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### #ActualSector0

Posted 10 July 2013 - 03:33 PM

Hi Tispe,

Obviously the quaternion multiplication is not commutative this means q1 * q2 is not equal to q2 * q1. beside this you might know that quaternion slerp always interpolates between two rotations on the shortest arc from all possible arcs between them so using slerp is a great idea to achieve animation blending.

For blending, first you have to order your animations in the way you need. For example you can enable walk animation firstly and next run animation could be enabled. I recommend you to always save the order of  enabled animations in a queue. Users have to enable them in order they want.

Each bone for each animation owns a weight. In animation systems there are two ways to apply weights for blending. First one is mixing and the second is additive weighting.

Mixing: For mixing you should calculate the average weight of each animation with respect to the other animation weights. For example if you want to blend three animations together, they should be blended like this (assume that anim1, anim2 and anim3 have been enabled in order):

if (anim1.weight > anim2 weight)

{

q = slerp( anim1, anim2, 1- anim1.weight/(anim1.weight + anim2.weight));

}

else

{

q = slerp( anim1, anim2, anim2.weight/(anim1.weight + anim2.weight));

}

if ( anim1.weight + anim2.weight > anim3.weight >)

{

q = slerp( q, anim3, 1- (anim1.weight + anim2.weight)/(anim1.weight + anim2.weight + anim3.weight));

}

else

{

q = slerp( q, anim3, (anim3.weight)/(anim1.weight + anim2.weight + anim3.weight));

}

After this, you can multiply q to the T-pose of the current bone: qfinal = q * T-pose
It is better to make a loop for this procedure because there maybe many animations blending with each other.

Some graphics engines like OGRE do not blend different animations with slerp interpolation like i mentioned above. They sequentially multiply quaternions in order. For

example three animations are calculated like this (assume that anim1, anim2 and anim3 have been enabled in order):

anim1.weight = anim1.weight/(anim1.weight + anim2.weight + anim3.weight)

anim2.weight = anim2.weight/(anim1.weight + anim2.weight + anim3.weight)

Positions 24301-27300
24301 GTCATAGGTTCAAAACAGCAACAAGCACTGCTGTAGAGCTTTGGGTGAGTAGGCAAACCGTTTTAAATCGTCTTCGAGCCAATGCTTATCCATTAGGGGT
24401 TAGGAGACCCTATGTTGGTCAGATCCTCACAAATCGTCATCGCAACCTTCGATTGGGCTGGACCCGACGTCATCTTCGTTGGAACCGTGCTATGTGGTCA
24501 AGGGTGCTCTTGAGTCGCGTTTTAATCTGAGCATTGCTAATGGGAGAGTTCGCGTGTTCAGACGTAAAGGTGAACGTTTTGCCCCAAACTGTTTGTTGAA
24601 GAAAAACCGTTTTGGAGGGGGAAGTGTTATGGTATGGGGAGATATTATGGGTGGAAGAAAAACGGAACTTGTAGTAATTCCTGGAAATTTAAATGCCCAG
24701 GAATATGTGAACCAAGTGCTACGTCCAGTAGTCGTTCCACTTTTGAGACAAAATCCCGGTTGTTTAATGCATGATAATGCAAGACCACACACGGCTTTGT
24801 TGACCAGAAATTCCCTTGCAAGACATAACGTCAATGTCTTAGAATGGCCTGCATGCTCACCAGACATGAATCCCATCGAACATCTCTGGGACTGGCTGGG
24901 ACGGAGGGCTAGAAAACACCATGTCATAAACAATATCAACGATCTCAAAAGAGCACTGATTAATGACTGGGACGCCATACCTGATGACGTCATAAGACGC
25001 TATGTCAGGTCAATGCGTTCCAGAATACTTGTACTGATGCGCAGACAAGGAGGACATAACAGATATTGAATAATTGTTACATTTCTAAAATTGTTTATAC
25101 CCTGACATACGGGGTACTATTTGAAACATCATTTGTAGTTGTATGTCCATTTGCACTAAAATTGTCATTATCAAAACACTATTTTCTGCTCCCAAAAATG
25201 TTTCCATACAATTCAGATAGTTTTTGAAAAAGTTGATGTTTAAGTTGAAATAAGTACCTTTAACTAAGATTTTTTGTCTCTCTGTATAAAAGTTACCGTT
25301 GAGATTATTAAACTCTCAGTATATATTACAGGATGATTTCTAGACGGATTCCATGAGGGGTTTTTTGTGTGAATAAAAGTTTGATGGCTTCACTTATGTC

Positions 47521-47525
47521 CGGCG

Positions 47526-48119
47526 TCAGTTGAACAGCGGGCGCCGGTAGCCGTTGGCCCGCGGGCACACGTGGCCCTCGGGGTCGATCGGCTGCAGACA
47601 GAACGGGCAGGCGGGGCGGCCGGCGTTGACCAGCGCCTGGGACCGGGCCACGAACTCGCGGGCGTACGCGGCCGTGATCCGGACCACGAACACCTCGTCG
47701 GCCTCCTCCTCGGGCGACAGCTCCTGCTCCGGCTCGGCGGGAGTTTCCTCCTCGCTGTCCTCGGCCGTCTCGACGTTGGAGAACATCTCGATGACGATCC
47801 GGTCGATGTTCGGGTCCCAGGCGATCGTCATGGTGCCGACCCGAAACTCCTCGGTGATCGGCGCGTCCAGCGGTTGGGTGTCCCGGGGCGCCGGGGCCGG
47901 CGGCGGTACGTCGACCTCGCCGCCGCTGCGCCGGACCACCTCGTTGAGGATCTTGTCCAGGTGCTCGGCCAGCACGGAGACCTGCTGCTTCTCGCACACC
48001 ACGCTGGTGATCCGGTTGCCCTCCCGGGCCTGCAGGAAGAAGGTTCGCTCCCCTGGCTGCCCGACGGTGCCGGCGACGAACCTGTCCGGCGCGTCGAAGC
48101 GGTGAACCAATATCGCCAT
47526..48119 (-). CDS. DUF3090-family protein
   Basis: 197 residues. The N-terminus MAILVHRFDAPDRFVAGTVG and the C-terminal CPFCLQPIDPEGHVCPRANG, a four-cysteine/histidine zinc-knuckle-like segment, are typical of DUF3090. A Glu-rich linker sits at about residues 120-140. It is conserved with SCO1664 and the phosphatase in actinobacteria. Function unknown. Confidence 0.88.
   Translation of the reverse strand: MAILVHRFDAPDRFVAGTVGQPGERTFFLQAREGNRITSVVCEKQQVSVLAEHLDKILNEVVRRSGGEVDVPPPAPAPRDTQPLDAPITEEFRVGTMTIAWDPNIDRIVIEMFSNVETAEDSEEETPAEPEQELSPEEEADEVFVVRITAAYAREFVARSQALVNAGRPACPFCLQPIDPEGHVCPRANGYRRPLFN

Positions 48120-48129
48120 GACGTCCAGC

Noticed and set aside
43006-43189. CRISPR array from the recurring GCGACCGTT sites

anim3.weight = anim3.weight/(anim1.weight + anim2.weight + anim3.weight)

q = (anim3.weight * q3) * (anim2.weight* q2) * (anim1.weight * q3) ;

This method does not provide accurate blending resultd because it does not interpolates on the shortest arc between 2 rotations but its result is acceptable and it has a better performance in comparison to using slerp for blending.

You might want to implement two techniques and use them for different usages. For example if you want to have animations with lower LOD you can apply the second technique to them.

For each animation you have to save its blending type to know whether it is average or additive to apply its weights with the proper technique.

I have two short posts on my blog about unit quaternions. you might want to check them out:

Hope this would help.

### #2Sector0

Posted 10 July 2013 - 02:56 PM

Hi Tispe,

Obviously the quaternion multiplication is not commutative this means q1 * q2 is not equal to q2 * q1. beside this you might know that quaternion slerp always interpolates between two rotations on the shortest arc from all possible arcs between them so using slerp is a great idea to achieve animation blending.

For blending, first you have to order your animations in the way you need. For example you can enable walk animation firstly and next run animation could be enabled. I recommend you to always save the order of  enabled animations in a queue. Users have to enable them in order they want.

Each bone for each animation owns a weight. In animation systems there are two ways to apply weights for blending. First one is mixing and the second is additive weighting.

Mixing: For mixing you should calculate the average weight of each animation with respect to the other animation weights. For example if you want to blend three animations together, they should be blended like this (assume that anim1, anim2 and anim3 have been enabled in order):

if (anim1.weight > anim2 weight)

{

q = slerp( anim1, anim2, 1- anim1.weight/(anim1.weight + anim2.weight));

}

else

{

q = slerp( anim1, anim2, anim2.weight/(anim1.weight + anim2.weight));

}

if ( anim1.weight + anim2.weight > anim3.weight >)